Article #631) Part 4 - Tactical Volatility strategy through the 2020 pandemic

Updated: Nov 15


VTS Community,


How did VTS Strategies really do during the 2020 pandemic?


Part 1: Why we moved to cash

Part 2: Defensive Rotation strategy

Part 3: Tactical Balanced strategy

Part 4: Tactical Volatility & Aggressive Vol strategies

Part 5: VB Threshold strategy

Part 6: Total Portfolio Solution & Leveraged Total Portfolio


Continuing on with this 6 part series of how our VTS strategies would have performed had I just maintained positions throughout the pandemic in 2020 instead of moving the entire portfolio to cash, we come to one of the most important aspects of our portfolio, tail risk management.


Tail Risk is the financial risk of an asset or a portfolio of assets moving several standard deviations from its current price, above the risk of a normal distribution. Tail risk includes low probability events occurring at both ends of a normal distribution, but in general investors are more concerned with unexpected losses on the downside or left tail of the spectrum.


"Everybody has a plan until they get punched in the mouth" - Mike Tyson


The main reason why the long-term rate of return of the average investor is so poor isn't because they don't perform well during stable periods in the market, because they typically do. It's actually because they bleed too much of their capital during volatile periods, suffering painful drawdowns that may take years to recover from. This two steps forward and one giant step backwards cycle is what I've dedicated my career, and my VTS portfolio to solving.


That eloquent quote from Iron Mike Tyson sums up nicely why I've always put risk management at the forefront of my strategies, and why every one of our VTS strategies has mechanisms in place to tactically rotate out of risky positions and into safety positions when needed.


- Our core equity strategies, Tactical Balanced and Defensive Rotation are set up to move to safety during adverse periods for the purpose of preserving capital. Utilities, gold, short term Treasury, and cash are all utilized here to protect capital in a downturn.


- The focus of today's article, Tactical Volatility and Aggressive Vol are set up not only to preserve capital through cash positions, but to outright capitalize on adverse market conditions through strategic long volatility.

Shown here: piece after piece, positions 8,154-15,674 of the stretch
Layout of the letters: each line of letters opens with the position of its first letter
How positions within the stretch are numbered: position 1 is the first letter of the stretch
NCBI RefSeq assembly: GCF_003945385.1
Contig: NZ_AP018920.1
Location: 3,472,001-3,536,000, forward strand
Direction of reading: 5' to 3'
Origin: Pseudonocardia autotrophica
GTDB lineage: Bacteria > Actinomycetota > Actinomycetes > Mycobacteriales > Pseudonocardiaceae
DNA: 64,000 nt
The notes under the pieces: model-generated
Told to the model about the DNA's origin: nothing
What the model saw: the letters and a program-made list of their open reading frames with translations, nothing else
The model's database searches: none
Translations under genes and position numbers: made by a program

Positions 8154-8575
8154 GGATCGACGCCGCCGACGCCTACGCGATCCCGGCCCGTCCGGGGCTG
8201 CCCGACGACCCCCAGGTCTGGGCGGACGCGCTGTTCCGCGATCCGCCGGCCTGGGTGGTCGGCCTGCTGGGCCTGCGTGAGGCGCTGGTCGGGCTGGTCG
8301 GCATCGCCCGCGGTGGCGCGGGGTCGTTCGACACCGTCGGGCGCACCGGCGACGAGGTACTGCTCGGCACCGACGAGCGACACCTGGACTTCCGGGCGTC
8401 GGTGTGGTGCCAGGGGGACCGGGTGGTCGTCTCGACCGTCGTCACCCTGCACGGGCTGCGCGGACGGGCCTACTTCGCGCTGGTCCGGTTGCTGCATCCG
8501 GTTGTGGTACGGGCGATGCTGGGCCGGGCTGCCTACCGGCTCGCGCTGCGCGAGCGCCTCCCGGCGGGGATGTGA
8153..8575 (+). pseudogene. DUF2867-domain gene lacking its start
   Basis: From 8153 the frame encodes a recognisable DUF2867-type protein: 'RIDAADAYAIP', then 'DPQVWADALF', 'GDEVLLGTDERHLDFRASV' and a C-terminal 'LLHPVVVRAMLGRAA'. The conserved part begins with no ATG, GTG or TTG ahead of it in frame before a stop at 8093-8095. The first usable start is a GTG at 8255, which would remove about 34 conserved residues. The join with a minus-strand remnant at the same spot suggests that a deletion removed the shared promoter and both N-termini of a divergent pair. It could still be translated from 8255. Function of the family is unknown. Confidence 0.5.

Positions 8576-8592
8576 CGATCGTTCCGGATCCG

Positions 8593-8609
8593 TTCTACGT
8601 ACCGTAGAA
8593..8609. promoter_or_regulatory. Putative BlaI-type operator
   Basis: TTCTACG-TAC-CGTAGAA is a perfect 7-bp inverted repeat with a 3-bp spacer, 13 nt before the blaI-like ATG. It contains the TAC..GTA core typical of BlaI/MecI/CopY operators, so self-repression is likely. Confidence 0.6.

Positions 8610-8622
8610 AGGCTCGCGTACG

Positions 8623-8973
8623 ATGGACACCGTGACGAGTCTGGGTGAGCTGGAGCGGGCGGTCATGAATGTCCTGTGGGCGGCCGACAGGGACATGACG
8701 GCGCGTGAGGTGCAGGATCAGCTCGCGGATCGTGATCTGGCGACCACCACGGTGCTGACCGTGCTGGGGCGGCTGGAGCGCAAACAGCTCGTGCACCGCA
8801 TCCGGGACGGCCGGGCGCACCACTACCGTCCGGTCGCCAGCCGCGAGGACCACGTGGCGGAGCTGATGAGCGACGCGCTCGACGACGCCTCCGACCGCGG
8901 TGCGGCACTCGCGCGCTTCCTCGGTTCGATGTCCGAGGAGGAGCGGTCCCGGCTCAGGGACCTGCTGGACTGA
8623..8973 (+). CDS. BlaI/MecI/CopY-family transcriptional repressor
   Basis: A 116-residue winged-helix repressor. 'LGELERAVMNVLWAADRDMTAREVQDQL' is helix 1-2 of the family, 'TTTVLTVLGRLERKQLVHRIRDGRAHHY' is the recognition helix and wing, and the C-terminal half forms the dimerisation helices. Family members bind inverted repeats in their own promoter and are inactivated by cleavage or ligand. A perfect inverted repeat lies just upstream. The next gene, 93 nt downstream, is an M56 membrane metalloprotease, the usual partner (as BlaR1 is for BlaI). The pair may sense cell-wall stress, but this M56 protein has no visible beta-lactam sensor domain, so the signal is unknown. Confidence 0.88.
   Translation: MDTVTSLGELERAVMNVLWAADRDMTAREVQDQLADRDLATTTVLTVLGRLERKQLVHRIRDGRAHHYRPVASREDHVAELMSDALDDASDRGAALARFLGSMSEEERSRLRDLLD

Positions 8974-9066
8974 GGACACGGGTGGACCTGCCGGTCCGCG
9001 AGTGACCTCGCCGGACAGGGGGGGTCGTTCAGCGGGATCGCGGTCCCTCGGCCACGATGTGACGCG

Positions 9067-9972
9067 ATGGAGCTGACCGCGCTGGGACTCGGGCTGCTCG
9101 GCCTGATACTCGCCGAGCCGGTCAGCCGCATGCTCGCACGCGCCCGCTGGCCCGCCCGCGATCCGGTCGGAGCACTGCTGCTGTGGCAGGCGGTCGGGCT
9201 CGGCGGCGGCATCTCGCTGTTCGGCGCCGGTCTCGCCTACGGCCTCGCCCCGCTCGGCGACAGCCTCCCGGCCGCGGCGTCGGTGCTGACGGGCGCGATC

Tactical Volatility strategy live results vs system in 2020:


The Tactical Volatility strategy is on the conservative side and only takes the highest conviction trades. Since inception in January 2012 the allocations have been as follows:


- 44% of trading days allocated to short volatility

- 1% of trading days allocated to long volatility

- 55% of trading days allocated to cash


With volatility so elevated for the majority of 2020, the strategy remained mostly in cash and as a result had an uneventful year. For reasons I explained in part 1 of this series, I moved to 100% cash for 6 weeks of the pandemic. Now in a year with such a devastating market crash that's not a bad thing. There's nothing wrong with flat performance during the 2nd largest market crash of the last 20 years. However, it should have been substantially better. The systematic strategy itself would have caught 3 weeks of some advantageous long volatility signals and returned over 100%.



Aggressive Vol strategy live results vs system in 2020:


The Aggressive Vol strategy as the name suggests is set up to take a higher percentage of trades and be more active both on the short and long volatility side of the equation. Since inception in January 2012 the allocations have been as follows:


- 65% of trading days allocated to short volatility

- 2% of trading days allocated to long volatility

- 33% of trading days allocated to cash


The Aggressive Vol strategy was able to take a higher percentage of trades in 2020 and as a result it did have a very good year, returning 62.74%.


Again though, there would have been a three week stretch of opportunity for the long volatility trades to work their magic during the crisis. Hindsight is always 20/20 and I don't want to relitigate the reasons for moving to cash, but the systematic signals were set up to push those results to nearly 150%.


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Performance during the 2008 Financial Crisis?


There's no doubt the 2020 pandemic was a very rough period for the stock market with the S&P 500 falling nearly 35% in a very short period of time. However, with so much financial engineering by the government and the Fed, it turned out to be quite short lived and within a few months it was on its way to recovery.


People can have their opinion on whether that was a good decision or not, but regardless, it does mean we are left with staggeringly high levels of public debt and a Fed balance sheet more than double the already insane levels it was at before. Roughly 1/3 of all the money ever printed occurred just in the last 2 years and it doesn't seem to be slowing down. What happens when there is another financial crisis? Will they have any tools left to rescue it, or will the last 20 years of questionable decision making catch up?


- The Aggressive Vol strategy is using a few volatility metrics for its trade signals that weren't available back in 2008 so unfortunately a backtest of that strategy is not possible.


- The Tactical Volatility strategy on the other hand has had its set of metrics trading since 2004 so we can see roughly how it would have performed during the financial crisis. Obviously the next time around will have its own characteristics and no market crash truly repeats in the same way. However, I do expect a prolonged crisis at some point so it's a good idea to make sure we are ready for when it does.



Backtest of the Tactical Volatility strategy from 2008 - 2009